J.D. Scholten @Scholten4Iowa/Twitter

Schoulten may have lost the race, but he won hearts.

In an emoji-filled tweet, J.D. Scholten, the Democratic challenger to Steve King in Iowa’s 4th Congressional district, conceded the seat to King.

“We gave it everything we had. Beating Steve King would have been the real great replacement. I can’t thank everyone enough for the support. Despite my mother reminding me I’m jobless, single and lived out of an RV the last 6 months, I am going to be ok.”

Scholten lost the race by about 2,500 votes, a much slimmer margin than King had ever faced during previous congressional races.

Scholten tweeted his message on Thursday afternoon, taking a jab at King’s noted racist rhetoric. “Beating Steve King would have been the real great replacement,” he wrote, referring to King’s belief in the so-called “great replacement,” the idea that immigrants are replacing white populations in European countries.

The tweet went viral, with 67,000 likes, 6,110 retweets, and 2,000 replies.

Scholten also joked about his mother reminding him he’s “jobless, single, and lived out an RV the last 6 months.”

But it appears he’ll be fine, as many of the replies were offers for dates and homes.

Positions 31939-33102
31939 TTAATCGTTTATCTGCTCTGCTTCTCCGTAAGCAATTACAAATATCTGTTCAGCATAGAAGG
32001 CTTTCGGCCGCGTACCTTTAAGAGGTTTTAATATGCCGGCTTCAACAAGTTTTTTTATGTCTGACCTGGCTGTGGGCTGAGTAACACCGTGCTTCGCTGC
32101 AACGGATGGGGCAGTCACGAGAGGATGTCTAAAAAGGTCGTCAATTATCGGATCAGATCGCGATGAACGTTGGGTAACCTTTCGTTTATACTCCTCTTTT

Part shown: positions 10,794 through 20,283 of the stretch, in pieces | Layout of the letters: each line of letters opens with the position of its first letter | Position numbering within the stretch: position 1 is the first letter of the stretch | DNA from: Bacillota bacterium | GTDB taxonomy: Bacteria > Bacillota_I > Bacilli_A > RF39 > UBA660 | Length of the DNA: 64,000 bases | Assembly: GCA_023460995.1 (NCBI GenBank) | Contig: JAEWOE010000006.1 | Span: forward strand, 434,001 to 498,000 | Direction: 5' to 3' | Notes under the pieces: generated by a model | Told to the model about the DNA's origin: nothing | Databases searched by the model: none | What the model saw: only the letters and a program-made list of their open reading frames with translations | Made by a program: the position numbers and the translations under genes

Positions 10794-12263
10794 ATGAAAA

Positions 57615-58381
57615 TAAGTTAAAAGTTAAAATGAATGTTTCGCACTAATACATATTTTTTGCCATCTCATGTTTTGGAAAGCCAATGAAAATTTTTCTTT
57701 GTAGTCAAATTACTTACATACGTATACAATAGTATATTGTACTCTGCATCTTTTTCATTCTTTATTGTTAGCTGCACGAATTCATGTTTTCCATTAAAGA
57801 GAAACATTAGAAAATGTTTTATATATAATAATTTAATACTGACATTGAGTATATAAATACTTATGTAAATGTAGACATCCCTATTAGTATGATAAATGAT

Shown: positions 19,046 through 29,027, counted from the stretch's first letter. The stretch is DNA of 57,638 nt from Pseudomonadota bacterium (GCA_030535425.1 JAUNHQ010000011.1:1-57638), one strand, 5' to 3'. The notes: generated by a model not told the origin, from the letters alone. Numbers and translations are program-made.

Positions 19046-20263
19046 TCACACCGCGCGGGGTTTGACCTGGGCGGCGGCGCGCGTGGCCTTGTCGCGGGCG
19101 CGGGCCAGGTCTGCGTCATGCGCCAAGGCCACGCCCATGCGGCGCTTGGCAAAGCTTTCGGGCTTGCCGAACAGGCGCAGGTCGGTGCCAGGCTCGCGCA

Whether we’ll hear more from Scholten on the political stage remains to be seen, but he certainly would have been a more relatable, less racist representative.

King is notorious for racist statements and for his close relationships with white supremacists and neo-Nazis. In August, King did an interview with a website that has ties to Austria’s far-right political party, just after visiting Holocaust memorial sites.

He also tweeted a racist question to a Latina constituent, blew up at a voter who called him out over his anti-immigration stance, promoted his white nationalist stance on Twitter, and got owned by teens after tweeting about his gun control stance.

King has served in Congress since 2004.

Ellen Ioanes

Ellen Ioanes

Ellen Ioanes is the FOIA reporter at the Daily Dot, where she covers U.S. politics. She is a graduate of Columbia Journalism School, and her work has appeared in the Guardian, the Center for Public Integrity, HuffPost India, and more.